Wow, Spring Again!
It never ceases to amaze me, how seasons can be so very different, and what adds to the challenge of being a gardener. This time last year we were facing the challenges of ‘The beast from the east’, with snow blizzards and freezing temperatures, and fast forward a year and we are experiencing some of the most clement February weather we have seen in many years. We have a sea of snowdrops around the estate, and the daffodils are bursting into bloom by the day!
Living on the estate as well, I am fortunate to experience some wonderful sun rises and sunsets, and this year has been rather special in that regard, and it just reaffirms what a very special place Kinross House and its gardens and grounds truly are!
My apologies for not writing this blog sooner, however we have, as always, been exceptionally busy over the winter months - we are of course kept busy all year round with many tasks to do!
We have also been through some team transitions of our own. Joyce, my very lovely wife, who has also been an integral gardens team member, retired from her full-time post due to her MS this winter, and will now come on board as a much valued part-time team member to keep us all in check!, and meaning we ourselves are taking on a new team member whilst we await Graeme, our student, to complete his horticultural studies and return to us full time in 2020.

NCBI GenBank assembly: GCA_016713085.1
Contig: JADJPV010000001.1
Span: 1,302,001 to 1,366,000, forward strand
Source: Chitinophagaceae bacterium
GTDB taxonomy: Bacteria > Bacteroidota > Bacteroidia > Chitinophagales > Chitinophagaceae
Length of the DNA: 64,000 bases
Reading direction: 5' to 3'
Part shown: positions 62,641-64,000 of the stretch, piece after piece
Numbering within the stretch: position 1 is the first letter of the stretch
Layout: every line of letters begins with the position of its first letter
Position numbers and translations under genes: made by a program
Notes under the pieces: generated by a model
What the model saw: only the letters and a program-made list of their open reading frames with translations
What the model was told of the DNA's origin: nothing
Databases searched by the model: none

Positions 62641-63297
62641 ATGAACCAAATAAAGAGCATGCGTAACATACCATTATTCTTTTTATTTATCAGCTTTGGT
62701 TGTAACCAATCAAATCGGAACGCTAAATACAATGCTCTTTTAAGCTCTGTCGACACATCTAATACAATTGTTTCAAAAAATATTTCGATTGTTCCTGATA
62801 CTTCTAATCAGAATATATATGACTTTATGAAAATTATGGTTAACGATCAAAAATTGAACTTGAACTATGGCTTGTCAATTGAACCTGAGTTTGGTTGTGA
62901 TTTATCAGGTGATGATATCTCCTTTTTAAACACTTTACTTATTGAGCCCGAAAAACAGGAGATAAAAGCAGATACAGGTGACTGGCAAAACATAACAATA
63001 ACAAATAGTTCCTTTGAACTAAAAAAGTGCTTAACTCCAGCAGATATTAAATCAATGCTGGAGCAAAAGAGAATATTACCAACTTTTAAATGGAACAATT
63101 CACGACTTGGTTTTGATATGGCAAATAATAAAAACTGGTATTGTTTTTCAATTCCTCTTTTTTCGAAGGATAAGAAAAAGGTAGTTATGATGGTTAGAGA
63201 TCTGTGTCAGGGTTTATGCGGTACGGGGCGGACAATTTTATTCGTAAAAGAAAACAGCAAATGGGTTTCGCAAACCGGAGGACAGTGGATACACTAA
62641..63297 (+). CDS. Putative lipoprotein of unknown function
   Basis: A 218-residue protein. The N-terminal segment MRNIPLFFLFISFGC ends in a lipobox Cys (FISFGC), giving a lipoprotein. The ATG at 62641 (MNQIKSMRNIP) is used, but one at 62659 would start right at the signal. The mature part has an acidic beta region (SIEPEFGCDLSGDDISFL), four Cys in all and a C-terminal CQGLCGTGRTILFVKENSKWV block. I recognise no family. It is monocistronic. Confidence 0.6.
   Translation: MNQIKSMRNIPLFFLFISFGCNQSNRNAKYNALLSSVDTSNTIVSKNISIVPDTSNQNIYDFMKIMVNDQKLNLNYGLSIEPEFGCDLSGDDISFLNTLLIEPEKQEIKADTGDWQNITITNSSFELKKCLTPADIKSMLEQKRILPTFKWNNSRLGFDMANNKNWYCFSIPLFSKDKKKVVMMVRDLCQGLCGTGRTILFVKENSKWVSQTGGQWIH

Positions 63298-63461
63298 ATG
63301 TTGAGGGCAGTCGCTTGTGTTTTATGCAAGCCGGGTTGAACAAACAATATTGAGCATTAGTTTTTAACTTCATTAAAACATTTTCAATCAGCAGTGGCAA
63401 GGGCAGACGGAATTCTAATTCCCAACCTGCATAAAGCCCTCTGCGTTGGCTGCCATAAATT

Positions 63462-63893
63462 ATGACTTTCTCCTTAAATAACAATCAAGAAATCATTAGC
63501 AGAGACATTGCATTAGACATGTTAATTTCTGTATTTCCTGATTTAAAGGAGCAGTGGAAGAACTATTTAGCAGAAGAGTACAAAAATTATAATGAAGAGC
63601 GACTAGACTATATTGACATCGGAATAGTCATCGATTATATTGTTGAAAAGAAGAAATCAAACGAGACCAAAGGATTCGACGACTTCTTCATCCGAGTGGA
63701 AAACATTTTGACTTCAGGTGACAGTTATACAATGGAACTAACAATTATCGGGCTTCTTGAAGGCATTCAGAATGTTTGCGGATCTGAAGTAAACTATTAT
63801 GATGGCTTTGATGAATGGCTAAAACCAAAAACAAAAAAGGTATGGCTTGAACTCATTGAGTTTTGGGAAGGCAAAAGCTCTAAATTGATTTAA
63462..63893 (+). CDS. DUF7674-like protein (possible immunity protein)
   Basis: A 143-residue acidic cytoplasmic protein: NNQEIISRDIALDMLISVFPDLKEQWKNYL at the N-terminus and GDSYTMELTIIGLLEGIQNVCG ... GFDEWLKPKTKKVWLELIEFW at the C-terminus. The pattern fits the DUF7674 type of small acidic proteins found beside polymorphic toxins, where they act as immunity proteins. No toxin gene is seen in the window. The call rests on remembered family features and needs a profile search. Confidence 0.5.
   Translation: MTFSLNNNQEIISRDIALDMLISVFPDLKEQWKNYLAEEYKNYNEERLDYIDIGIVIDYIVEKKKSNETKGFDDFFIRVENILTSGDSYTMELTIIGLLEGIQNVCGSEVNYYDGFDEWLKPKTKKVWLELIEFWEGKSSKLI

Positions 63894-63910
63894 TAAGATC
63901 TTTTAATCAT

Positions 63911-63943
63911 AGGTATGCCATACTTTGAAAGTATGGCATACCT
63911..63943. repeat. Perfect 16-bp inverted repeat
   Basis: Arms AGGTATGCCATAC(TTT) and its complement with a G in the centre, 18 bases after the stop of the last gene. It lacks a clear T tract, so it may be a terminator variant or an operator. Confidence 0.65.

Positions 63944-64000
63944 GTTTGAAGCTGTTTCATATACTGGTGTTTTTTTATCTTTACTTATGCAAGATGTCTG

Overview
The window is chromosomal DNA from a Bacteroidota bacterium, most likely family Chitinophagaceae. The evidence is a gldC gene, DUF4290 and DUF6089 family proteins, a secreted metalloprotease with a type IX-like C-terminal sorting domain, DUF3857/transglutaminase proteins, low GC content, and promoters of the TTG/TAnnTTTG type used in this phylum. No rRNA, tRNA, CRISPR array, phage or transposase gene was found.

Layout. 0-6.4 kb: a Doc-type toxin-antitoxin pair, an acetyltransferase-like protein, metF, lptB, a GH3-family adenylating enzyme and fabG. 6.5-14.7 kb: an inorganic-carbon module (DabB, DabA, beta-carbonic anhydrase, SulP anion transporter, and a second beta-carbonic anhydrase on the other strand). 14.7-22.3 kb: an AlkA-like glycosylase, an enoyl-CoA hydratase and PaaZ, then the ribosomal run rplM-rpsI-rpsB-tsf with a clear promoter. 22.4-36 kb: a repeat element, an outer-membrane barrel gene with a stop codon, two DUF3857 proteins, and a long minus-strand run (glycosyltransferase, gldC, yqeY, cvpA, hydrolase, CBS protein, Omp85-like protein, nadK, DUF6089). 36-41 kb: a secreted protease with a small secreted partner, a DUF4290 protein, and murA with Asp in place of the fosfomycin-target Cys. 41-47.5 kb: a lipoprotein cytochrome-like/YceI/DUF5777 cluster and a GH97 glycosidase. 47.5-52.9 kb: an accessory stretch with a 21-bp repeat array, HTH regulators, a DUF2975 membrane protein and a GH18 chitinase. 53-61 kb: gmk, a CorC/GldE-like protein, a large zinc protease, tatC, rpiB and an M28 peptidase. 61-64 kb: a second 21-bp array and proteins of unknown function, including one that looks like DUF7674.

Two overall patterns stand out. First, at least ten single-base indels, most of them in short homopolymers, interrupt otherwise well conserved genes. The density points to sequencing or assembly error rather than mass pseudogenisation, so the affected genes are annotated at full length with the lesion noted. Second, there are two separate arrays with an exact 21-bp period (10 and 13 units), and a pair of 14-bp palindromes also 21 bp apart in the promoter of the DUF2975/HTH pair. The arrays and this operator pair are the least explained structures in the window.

Shaun, whom has been my right hand for many years now, steps up to the role of Assistant Head Gardener, which is a very well deserved promotion for all of his hard work and dedication and support to me over the full restoration of this wonderful garden. Gavin remains as is, an integral and vital cog in our well-oiled machine that is the estate team. A smashing picture of Shaun and Gavin below - honestly this is them smiling!
The restoration works still continue and will be an ever evolving part of the future plan for the gardens here at Kinross House. Two years ago, Mr Fothergill took the very brave decision to believe in me when I asked to cut back the yew hedges which are now some 120 years of age. As the history of the garden is so incredibly important to our story, I wanted to restore these hedges, to continue with that part of the gardens journey, rather than just rip out and begin again. These cut back works have now been completed, and we hope as they now reform and regrow, they will now be an integral part of the garden for the next 100 years.